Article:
Somersby recycling business to double its processing capacity

The Somersby recycling plant in quesiton. Image: Google Maps April 2020

A recycling business at Somersby has taken its first steps to get State Government approval to double its processing capacity to 120,000 tonnes per year, at the same time as it has asked Central Coast Council for a smaller increase.

The NSW Department of Planning and Environment has issued a Secretary’s Environmental Assessment Requirement (SEARS) which allows the business, Stop Waste Pty Ltd, to lodge an application to double its capacity.
The SEARS statement gives the company two years to lodge a development application which must include an environmental impact statement and proof of community and stakeholder engagement.
The statement said it preferred operations such as this recycling business to operate under one modern planning approval.
“Consequently, the Department encourages you to develop the project with this preference in mind and to consider surrendering all of the existing planning approvals for the facility if this development is approved,” Director, Industry Assessments, Chris Ritchie, said in the letter accompanying the SEARS.
The recycling plant at 75 Piles Rd, Somersby, has also applied to council to increase from 60,000 tonnes a year of recycling material to 90,000 tonnes.
Original approval was given in 2007, and a subsequent development application to rebuild the existing centre following a fire, was approved in July, 2014.
The centre processes commercial cardboard and commercial and domestic commingled recyclables collected predominantly from the Central Coast, Northern Beaches, North Sydney, Ku-ring-gai, Newcastle and Port Stephens areas.
The sorted materials are sold to third parties for the production of new products.
In its latest development application to Central Coast Council to expand, the applicant said the centre would be a regional recycling hub, providing an essential service to help meet current and future demands from major population catchments in NSW.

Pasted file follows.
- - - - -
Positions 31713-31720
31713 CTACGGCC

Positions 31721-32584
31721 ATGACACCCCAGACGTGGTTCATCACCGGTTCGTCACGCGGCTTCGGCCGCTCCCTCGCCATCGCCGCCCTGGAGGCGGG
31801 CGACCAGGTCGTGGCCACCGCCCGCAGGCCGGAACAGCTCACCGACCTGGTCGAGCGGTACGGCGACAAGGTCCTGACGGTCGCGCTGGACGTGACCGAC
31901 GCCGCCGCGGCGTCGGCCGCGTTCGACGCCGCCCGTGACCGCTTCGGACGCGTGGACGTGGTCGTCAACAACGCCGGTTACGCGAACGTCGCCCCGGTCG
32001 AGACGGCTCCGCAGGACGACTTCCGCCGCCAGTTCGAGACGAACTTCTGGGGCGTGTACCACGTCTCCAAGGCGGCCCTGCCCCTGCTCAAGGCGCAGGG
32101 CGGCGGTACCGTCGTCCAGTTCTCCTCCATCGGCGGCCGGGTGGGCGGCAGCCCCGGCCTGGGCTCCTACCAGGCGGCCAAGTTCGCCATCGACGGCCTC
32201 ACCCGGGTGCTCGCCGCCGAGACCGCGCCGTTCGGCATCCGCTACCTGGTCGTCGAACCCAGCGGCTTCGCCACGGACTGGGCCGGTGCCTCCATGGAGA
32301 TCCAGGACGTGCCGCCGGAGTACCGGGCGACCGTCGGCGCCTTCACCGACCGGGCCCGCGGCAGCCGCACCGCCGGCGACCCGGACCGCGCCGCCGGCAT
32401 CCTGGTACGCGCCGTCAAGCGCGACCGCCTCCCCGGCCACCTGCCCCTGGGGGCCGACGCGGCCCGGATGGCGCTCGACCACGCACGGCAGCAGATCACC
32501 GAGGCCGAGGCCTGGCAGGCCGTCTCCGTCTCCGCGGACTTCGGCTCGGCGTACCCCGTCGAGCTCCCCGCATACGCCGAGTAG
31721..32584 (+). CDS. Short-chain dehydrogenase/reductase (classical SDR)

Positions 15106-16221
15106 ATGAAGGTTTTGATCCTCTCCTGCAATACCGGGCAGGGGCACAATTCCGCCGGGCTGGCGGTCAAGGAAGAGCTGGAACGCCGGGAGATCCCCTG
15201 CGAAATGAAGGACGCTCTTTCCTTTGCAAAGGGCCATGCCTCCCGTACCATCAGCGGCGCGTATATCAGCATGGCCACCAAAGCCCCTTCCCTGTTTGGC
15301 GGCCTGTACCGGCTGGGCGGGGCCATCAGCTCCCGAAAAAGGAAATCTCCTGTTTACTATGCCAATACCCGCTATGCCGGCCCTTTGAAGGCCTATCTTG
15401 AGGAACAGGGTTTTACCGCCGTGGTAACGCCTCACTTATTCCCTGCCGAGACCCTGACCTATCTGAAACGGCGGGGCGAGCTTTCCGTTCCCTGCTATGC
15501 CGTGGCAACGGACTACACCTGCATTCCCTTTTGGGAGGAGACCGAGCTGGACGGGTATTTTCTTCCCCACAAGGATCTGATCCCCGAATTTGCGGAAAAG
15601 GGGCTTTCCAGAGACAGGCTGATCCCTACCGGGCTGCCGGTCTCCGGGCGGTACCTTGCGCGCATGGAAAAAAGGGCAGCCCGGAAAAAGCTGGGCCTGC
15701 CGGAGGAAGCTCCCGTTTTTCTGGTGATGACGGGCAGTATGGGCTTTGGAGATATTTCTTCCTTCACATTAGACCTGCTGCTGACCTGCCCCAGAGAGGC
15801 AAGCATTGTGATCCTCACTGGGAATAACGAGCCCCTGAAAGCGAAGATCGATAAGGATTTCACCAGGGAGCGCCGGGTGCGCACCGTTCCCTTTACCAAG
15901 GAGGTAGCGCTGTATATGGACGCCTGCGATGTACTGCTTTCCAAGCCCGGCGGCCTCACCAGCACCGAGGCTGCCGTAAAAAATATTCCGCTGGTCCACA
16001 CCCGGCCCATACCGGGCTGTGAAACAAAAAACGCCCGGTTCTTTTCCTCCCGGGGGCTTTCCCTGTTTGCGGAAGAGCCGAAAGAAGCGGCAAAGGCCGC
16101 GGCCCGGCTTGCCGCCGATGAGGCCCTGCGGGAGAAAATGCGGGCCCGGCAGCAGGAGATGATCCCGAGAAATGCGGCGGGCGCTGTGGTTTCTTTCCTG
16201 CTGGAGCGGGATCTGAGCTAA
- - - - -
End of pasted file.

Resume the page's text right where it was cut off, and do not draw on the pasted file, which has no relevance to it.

It noted: “In parallel to this application, a State Significant Development application has been developed for submission to the Department of Planning, Infrastructure and Environment, with the aim of increasing total site processing capacity to 120,000 tpa.
“Due to the coordination of the two projects in unison, specialist reporting detailed in this application has been developed according to a 120,000 tpa project, assuming that a facility capable of supporting 120,000 tpa of waste processing with minimal environmental impacts would be capable of supporting 90,000 tpa.”
The application said the increased processing capacity would operate in conjunction with the company’s secondary processing facilities within the Central Coast local government area, establishing a full life cycle approach to the reuse of waste products.
The application said that by helping to improve resource recovery and maximise the amount of recyclables available for beneficial reuse, the proposal would assist the NSW and Commonwealth governments in achieving their objectives for the recovery and recycling of waste.
“Importantly, the proposal strongly aligns with state and local government strategic planning objectives for the Central Coast LGA, by supporting the growth of Somersby as a significant industrial employment cluster in the region,” the proposal stated.
“In addition, the proposal is consistent with existing and surrounding industrial development and is appropriate in this location.”
The proposal to council was on public exhibition until April 8 and is yet to be determined.
The expansion is estimated to cost about $300,000.
The application said the additional processing capacity proposed would be achieved within the existing approved hours of operation, with no changes proposed to processing equipment and machinery at the site.
All waste storage, handling and processing will continue to occur within the Materials Recycling Facility building as approved.
The Centre is currently approved to operate on a 24-hour basis.
In order to enable additional processing capacity, two shifts would be scheduled for operations.
This would be achieved by increasing processing operating hours from one shift of 9 hours per day Monday to Friday to running two shifts over 19 hours per day, from Monday to Friday.
The application said the first shift would run from 5am to 3pm while the second shift would start at 3pm and finish at midnight.
Maintenance would be carried out on equipment from midnight to 5am.
The estimated value of internal plant upgrades is $1.5 million.
The company estimated employment would increase from 10 staff at present to up to 16 staff working at the site at any one time, including office staff.

DA 58012, DA Tracker, Apr 7
Central Coast Council website
SDD 9370, Apr 7
NSW Planning Department website